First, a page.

Oakland—Cal/OSHA is advising employers that special precautions must be taken to protect workers from hazards from wildfire smoke.
Smoke from wildfires contains chemicals, gases, and fine particles that can harm health. The greatest hazard comes from breathing fine particles, which can reduce lung function, worsen asthma and other existing heart and lung conditions, and cause coughing, wheezing and difficulty breathing.
Guidance for employers and workers on working safely in conditions with heavy smoke caused by the wildfires is available on Cal/OSHA’s web page, including frequently asked questions about N95 masks for employers and workers.
Employers with operations exposed to wildfire smoke must consider taking appropriate measures as part of their Injury and Illness Prevention Program under Title 8 section 3203 of the California Code of Regulations and as required under section 5141 (Control of Harmful Exposure to Employees). Those measures include:
- Engineering controls whenever feasible (for example, using a filtered ventilation system in indoor work areas)
- Administrative controls if practicable (for example, limiting the time that employees work outdoors)
- Providing workers with respiratory protective equipment, such as disposable filtering facepieces (dust masks).
- To filter out fine particles, respirators must be labeled N-95, N-99, N-100, R-95, P-95, P-99 or P-100, and must be labeled approved by the US National Institute for Occupational Safety and Health (NIOSH).
- Approved respiratory protective equipment is necessary for employees working in outdoor locations designated by local air quality management districts as “Unhealthy”, “Very Unhealthy” or “Hazardous”.
- It takes more effort to breathe through a respirator and it can increase the risk of heat stress. Frequent breaks are advised. Workers feeling dizzy, faint or nauseated are advised to go to a clean area, remove the respirator and seek medical attention.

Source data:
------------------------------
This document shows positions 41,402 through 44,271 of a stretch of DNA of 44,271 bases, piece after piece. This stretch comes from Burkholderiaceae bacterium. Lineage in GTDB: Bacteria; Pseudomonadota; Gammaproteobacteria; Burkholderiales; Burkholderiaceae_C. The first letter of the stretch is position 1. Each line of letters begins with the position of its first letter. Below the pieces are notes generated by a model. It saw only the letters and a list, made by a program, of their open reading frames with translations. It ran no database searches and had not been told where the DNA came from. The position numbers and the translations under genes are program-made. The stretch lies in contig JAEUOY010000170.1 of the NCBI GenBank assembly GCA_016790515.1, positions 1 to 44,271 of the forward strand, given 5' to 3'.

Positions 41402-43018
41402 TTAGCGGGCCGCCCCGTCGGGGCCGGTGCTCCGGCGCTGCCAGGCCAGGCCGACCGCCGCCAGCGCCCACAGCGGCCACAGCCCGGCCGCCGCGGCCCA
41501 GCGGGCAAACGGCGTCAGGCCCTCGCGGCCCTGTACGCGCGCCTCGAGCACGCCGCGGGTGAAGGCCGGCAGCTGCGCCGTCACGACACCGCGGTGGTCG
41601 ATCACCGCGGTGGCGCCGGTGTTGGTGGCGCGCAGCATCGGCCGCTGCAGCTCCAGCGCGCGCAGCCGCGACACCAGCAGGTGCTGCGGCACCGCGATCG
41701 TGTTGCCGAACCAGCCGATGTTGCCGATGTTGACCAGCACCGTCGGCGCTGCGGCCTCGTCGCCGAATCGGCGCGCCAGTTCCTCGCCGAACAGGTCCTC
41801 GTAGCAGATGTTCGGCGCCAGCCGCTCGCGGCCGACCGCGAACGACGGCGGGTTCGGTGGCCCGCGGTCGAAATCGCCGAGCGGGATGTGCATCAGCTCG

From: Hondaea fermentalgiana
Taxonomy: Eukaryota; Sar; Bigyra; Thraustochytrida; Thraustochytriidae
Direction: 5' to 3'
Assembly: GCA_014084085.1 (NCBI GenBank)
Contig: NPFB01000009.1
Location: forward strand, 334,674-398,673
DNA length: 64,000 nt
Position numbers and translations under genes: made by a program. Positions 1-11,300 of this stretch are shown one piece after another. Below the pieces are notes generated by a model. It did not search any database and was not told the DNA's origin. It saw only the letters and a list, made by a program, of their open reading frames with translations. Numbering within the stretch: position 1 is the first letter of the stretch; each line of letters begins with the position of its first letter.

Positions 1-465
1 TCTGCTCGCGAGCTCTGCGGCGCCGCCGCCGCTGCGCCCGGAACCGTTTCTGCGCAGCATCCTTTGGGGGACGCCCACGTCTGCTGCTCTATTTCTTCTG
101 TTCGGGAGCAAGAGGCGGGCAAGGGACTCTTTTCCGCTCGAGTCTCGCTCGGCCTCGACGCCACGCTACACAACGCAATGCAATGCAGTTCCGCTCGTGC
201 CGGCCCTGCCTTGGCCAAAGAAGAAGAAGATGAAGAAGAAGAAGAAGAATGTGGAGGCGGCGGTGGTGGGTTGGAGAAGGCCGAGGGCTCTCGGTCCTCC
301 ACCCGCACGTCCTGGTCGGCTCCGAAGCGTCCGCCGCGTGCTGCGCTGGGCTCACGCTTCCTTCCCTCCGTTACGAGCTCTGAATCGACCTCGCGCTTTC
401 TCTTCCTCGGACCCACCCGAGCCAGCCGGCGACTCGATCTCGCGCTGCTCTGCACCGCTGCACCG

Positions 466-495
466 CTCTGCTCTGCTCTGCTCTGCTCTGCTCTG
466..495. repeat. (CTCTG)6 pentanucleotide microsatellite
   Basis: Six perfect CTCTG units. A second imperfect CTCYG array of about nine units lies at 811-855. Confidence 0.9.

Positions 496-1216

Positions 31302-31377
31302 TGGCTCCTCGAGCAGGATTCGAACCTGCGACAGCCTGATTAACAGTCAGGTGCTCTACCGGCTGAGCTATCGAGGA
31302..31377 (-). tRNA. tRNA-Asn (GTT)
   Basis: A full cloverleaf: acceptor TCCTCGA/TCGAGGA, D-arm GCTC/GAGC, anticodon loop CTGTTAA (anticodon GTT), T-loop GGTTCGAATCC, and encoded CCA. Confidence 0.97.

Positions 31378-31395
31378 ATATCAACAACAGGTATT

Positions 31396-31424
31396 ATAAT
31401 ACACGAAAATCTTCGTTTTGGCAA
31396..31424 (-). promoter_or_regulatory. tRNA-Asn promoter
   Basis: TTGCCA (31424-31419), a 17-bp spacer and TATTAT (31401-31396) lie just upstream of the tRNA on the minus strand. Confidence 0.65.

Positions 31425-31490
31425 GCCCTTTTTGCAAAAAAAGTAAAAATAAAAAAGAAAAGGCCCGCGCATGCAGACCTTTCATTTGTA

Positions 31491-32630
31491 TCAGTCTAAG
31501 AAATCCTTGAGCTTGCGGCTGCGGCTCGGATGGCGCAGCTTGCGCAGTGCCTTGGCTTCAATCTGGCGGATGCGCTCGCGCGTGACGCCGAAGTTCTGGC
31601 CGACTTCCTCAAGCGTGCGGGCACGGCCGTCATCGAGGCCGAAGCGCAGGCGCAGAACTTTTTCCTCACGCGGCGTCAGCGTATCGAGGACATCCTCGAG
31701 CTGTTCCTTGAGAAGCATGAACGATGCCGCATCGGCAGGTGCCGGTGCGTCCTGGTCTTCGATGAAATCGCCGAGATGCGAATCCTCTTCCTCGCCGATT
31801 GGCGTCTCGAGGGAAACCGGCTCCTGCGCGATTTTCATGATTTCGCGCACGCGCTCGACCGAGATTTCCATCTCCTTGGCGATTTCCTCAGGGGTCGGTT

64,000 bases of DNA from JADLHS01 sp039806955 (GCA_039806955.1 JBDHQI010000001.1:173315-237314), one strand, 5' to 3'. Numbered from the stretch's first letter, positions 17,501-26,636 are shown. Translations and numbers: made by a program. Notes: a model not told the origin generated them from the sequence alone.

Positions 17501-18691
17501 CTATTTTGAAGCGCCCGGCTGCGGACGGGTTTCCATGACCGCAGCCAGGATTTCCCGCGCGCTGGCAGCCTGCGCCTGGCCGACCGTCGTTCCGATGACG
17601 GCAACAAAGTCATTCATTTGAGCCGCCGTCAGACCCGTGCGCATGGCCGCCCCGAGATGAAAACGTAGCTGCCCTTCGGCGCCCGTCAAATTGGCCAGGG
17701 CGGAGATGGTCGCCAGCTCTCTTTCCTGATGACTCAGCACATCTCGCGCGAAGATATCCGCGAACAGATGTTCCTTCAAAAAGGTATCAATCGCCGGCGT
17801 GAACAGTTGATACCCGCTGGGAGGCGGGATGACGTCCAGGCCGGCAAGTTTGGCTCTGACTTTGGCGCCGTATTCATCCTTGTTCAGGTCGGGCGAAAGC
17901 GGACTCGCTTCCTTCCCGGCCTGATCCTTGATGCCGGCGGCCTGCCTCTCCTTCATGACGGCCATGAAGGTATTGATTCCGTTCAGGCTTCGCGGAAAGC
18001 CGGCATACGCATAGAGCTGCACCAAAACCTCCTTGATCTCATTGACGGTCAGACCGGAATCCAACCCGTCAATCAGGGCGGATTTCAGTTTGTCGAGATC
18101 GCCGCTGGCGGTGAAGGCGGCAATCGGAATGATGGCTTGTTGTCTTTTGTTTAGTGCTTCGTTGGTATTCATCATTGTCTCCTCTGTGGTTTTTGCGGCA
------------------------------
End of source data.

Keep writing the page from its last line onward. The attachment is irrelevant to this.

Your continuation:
- Respirators should be discarded if they become difficult to breathe through or if the inside becomes dirty. A new respirator should be used each day.
Firefighters in Northern California have made progress on a stubborn blaze west of Sacramento, officials said today, allowing some residents to return to their homes after they were evacuated.
In Colorado, meanwhile, firefighters were still battling eight major blazes that have burned over 140,000 acres and destroyed more than 100 homes, while authorities have arrested a person suspected of starting the largest blaze in that drought-stricken state.
The Northern California fire “burned throughout the night with little recovery from the relative humidity,” the California Department of Forestry and Fire Protection said in a statement. “The weather will become hotter and drier into the weekend and fire growth potential remains high.”
The so-called County Fire had consumed 86,000 acres (35,000 hectares) of grass, brush and dense scrub oak as of early Thursday, Cal Fire said.